Vigil: Is 62:1-5/Acts 13:16-17, 22-25/Mt 1:1-25 or 1:18-25
Midnight: Is 9:1-6/Ti 2:11-14/Lk 2:1-14
Dawn: Is 62:11-12/Ti 3:4-7/Lk 2:15-20
Day: Is 52:7-10/Heb 1:1-6/Jn 1:1-18 or 1:1-5, 9-14
There was no room for them in the inn. This should make us wonder, because the birth of Christ was foreseen and planned by God from all eternity. Hundreds of years before it happened, the prophets announced he would be born of a virgin (Is. 7:14) and that Bethlehem would be his birthplace (Micah 5:2). Many other details of his life and death were also foretold. How, then, could God have forgotten to make room for his only Son? Moreover, the child born at Christmas owns the inn, and Bethlehem, and the world, and the whole universe.
Obviously, God did this on purpose. There was no room in the inn, because this demonstrates that the child comes as a Savior, to reconcile a world that is at enmity with God and has rejected him. The lack of room in the inn symbolizes the lack of room we make for him in our hearts. Today he does not seek an inn; he seeks room in our own hearts and lives.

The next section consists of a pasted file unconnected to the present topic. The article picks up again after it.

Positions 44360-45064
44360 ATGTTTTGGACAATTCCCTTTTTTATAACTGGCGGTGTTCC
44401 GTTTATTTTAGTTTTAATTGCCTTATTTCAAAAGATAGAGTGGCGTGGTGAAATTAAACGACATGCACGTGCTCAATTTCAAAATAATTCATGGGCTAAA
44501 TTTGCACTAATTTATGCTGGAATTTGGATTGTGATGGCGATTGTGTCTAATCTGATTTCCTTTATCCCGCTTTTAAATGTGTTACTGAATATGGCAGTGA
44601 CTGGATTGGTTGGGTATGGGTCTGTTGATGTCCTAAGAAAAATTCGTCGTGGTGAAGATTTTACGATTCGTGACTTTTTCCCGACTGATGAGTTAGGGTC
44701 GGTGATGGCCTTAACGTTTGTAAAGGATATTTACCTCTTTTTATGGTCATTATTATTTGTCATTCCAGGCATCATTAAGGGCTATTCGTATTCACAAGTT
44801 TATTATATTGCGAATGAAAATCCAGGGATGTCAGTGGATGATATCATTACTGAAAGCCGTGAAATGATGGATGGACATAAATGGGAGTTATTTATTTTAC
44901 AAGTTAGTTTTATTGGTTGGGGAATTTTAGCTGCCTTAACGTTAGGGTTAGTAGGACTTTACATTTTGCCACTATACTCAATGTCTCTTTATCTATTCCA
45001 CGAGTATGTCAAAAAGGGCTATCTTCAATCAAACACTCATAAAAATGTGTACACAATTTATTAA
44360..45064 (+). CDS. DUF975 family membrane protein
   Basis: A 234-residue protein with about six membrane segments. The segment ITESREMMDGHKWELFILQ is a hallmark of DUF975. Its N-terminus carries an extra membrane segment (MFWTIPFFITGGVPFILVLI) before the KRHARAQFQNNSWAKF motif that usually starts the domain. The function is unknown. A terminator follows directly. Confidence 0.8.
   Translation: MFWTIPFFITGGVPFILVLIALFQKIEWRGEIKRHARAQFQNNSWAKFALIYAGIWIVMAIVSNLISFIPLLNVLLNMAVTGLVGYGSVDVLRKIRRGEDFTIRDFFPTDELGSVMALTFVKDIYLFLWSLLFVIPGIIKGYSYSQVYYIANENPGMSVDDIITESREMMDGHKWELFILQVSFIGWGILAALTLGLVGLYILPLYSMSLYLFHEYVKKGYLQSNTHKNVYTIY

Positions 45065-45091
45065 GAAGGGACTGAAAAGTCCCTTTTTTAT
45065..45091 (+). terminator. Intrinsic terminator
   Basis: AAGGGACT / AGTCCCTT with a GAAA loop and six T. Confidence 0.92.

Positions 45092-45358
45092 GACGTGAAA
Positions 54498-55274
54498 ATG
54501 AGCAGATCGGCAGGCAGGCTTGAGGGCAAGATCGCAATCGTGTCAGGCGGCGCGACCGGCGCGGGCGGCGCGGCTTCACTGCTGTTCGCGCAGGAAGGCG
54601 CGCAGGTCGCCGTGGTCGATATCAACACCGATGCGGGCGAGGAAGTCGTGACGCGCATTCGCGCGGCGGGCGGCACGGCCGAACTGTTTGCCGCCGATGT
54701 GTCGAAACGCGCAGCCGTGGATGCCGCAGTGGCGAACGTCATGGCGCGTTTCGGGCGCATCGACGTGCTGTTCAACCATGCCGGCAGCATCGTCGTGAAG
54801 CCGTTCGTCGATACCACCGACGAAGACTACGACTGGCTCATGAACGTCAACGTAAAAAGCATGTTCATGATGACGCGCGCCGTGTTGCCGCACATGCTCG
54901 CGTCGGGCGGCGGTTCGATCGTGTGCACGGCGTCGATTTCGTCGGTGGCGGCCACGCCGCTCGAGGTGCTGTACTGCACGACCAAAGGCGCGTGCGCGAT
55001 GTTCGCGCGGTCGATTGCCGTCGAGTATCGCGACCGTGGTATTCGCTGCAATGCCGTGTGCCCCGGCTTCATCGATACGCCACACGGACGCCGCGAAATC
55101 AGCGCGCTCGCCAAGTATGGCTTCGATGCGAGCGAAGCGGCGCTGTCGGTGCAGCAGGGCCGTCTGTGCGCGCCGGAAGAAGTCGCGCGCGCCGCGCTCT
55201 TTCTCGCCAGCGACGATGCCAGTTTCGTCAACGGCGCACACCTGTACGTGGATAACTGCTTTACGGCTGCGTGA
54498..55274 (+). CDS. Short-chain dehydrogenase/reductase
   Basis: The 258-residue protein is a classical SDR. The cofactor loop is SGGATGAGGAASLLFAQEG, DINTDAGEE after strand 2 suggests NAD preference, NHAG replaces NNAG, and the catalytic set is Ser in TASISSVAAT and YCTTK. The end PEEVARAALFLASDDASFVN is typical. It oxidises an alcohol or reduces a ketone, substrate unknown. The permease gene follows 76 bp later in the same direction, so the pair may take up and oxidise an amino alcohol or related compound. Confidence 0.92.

To welcome the Divine Child today is to welcome all that he will do and teach. We welcome the one who will preach the Sermon on the Mount, instruct us by parables, and establish his Church. In welcoming the baby in the manger, we welcome the Lord at the table giving the Eucharist, and we welcome the Lamb on the cross.
We welcome all he welcomes, and are to make room for all he loves, especially the most unwanted, marginalized, burdensome, or inconvenient. If we welcome the baby Jesus, we welcome every baby and we welcome his teaching that every life is sacred, and we live accordingly.